Other measures, such as dividing and administering the vaccine by a 2-step approach and skin testing with vaccine, are not recommended .

All vaccines should be administered in settings in which personnel and equipment for rapid recognition and treatment of anaphylaxis are available. ACIP recommends that all vaccination providers be certified in cardiopulmonary resuscitation , have an office emergency plan, and ensure that all staff are familiar with the plan . Some persons who report allergy to egg might not be egg-allergic. Those who are able to eat lightly cooked egg without reaction are unlikely to be allergic.

A previous severe allergic reaction to influenza vaccine, regardless of the component suspected to be responsible for the reaction, is a contraindication to future receipt of the vaccine .

Why Do Vaccines Cause Fevers

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Vaccines prepare the immune system to protect against viruses or bacteria that could make people sick. The way this happens is that they introduce components of the germs that are known to activate the immune response. However, vaccines will not cause a significant enough immune response that the person suffers untoward events, such as can occur during natural infections. With this said, in some cases the immune response is strong enough to cause detectable symptoms, like a mild fever.

Knowing that vaccines can cause a fever, sometimes parents wonder if a lack of fever means the vaccine is not working. However, not everyone who responds to a vaccine will develop a fever.

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Side Effects Of Shingles Vaccine

The most common shingles shot side effects include pain and soreness at the injection site. Some people also notice a bit of redness, swelling or itching at the site of the shot. Other side effects of the shingles vaccine may include fatigue, muscle pain, headache, shivering, fever, stomach pain, or nausea. According to the CDC, side effects are more common in younger people than older people.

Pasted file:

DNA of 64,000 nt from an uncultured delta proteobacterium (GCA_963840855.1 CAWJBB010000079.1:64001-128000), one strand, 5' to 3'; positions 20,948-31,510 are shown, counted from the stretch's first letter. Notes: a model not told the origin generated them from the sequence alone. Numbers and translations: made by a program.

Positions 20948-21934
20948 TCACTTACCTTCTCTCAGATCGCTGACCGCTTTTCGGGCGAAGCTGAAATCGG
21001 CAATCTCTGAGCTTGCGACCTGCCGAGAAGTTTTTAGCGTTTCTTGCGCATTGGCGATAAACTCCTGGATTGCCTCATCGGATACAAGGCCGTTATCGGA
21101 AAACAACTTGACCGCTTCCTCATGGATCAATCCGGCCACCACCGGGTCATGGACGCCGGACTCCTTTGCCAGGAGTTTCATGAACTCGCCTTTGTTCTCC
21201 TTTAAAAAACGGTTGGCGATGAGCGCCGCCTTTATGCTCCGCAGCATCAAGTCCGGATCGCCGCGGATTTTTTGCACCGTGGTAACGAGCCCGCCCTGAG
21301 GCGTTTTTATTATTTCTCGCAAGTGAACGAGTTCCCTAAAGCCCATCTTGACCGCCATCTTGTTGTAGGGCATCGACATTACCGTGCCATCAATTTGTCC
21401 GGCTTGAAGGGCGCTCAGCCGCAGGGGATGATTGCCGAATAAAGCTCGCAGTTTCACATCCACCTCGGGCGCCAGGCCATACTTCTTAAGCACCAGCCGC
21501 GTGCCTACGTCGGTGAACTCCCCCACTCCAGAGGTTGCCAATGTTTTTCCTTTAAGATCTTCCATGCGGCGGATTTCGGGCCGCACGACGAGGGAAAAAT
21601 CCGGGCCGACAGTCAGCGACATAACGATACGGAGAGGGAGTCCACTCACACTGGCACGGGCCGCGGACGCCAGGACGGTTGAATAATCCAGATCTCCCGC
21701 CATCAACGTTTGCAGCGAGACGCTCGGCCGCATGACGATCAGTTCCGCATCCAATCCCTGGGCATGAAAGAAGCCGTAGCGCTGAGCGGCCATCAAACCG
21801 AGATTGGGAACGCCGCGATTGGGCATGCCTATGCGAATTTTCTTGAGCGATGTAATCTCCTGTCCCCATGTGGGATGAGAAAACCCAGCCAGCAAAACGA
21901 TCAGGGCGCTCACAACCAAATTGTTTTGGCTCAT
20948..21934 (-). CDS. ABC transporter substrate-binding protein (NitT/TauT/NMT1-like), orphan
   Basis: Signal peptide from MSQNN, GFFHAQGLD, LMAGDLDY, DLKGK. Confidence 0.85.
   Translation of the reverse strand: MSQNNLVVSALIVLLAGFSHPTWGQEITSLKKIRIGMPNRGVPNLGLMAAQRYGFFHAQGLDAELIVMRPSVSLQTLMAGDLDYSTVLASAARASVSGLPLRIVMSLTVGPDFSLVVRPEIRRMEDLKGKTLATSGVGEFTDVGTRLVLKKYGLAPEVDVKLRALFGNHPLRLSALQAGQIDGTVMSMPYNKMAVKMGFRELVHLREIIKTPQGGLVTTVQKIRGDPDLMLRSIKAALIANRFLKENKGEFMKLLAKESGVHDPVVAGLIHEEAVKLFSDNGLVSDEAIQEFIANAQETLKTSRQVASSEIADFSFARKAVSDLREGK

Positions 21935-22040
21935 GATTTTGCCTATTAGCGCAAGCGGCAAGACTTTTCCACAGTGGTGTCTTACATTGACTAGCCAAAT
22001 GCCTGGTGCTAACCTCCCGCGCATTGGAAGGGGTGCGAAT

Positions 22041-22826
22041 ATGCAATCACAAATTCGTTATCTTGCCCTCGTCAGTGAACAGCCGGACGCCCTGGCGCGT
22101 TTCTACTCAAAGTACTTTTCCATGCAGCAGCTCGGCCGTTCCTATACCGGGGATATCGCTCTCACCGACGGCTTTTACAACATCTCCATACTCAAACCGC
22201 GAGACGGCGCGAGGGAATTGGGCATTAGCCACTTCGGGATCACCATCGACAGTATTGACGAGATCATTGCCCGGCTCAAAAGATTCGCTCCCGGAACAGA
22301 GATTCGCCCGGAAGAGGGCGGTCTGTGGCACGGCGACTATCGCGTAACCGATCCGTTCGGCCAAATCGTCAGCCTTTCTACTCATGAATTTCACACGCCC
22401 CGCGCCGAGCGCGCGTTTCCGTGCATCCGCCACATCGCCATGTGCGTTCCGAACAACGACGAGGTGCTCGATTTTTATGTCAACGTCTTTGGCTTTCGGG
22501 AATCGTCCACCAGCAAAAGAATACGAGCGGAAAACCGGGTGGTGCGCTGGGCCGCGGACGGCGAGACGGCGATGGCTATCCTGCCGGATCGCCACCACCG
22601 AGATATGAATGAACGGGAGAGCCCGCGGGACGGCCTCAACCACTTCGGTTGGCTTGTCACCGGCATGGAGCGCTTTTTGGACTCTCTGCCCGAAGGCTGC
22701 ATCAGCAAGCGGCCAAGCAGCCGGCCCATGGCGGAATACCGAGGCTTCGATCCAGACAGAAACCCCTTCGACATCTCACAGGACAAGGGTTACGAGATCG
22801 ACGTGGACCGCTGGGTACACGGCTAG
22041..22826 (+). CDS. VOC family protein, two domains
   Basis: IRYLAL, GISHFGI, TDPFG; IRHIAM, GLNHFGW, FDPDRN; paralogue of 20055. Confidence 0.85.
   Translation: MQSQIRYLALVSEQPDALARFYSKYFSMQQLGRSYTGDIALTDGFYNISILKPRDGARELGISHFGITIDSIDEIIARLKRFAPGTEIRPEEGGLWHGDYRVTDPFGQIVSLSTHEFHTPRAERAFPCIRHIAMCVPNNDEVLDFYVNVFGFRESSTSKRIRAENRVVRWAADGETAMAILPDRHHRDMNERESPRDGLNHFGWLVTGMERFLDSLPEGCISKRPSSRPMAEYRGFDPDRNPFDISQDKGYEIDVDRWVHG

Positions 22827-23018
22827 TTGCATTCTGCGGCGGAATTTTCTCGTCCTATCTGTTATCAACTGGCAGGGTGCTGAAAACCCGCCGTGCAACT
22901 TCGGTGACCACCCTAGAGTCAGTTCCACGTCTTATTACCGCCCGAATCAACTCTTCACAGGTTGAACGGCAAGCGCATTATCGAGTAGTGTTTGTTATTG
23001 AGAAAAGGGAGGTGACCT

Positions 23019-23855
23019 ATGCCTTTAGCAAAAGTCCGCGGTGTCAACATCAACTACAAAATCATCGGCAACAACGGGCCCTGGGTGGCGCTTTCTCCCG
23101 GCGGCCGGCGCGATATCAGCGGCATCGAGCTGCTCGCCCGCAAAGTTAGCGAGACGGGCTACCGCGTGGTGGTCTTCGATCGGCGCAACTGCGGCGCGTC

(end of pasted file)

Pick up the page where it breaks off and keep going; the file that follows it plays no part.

Most people can resume their regular activities immediately after vaccination. However, about 1 out of 6 people develop flu-like symptoms that last anywhere from 1 to 3 days.

Side effects can occur after the first, second, or both doses of Shingrix vaccine. If possible, it is a good idea to schedule vaccination the day before some downtime, so you can rest if you develop side effects.

If you develop flu-like symptoms after shingles vaccination, you can take ibuprofen or acetaminophen to control your fever and improve comfort. Those who develop flu-like symptoms after their first dose of vaccine may want to pre-medicate with ibuprofen or acetaminophen an hour or so before their second dose. Your healthcare provider can answer your questions about shingles vaccine side effects and pre-medication for vaccination.

Serious side effects are rare, but not impossible, after shingles vaccination. If you develop hives, swelling of the face or throat, difficulty breathing, a rapid heartbeat, or sudden dizziness or weakness, and seek medical care immediately.

Serious Side Effects Of Shingrix

Along with its needed effects, zoster vaccine, inactivated may cause some unwanted effects. Although not all of these side effects may occur, if they do occur they may need medical attention.

Check with your doctor immediately if any of the following side effects occur while taking zoster vaccine, inactivated:

Also Check: What Is Shingles Is It Contagious

Is The Shingles Vaccine Safe

According to the CDC, research has shown that Shingrix is safe.

Some people experience short-term adverse effects, such as a fever, muscle aches, and headaches. However, these usually last only 2â3 days .

In rare cases, people have developed Guillain-Barré syndrome after having the shingles vaccine. However, this can also happen after shingles. GBS is a severe nervous system disorder.

The recommends Shingrix for people who have or are likely to have a weakened immune system due to a health condition or treatment. Having a weakened immune system increases a personâs risk of developing shingles.

It can happen with the following:

  • a medical condition that compromises the immune system, such as AIDS
  • cancer that affects the lymphatic system or bone marrow
  • cancer treatments, such as radiation or chemotherapy
  • medications that affect the immune system, such as steroids

However, a person with a weakened immune system should speak with their doctor about whether to have the vaccine and when.

Side Effects And Counseling For Reactogenicity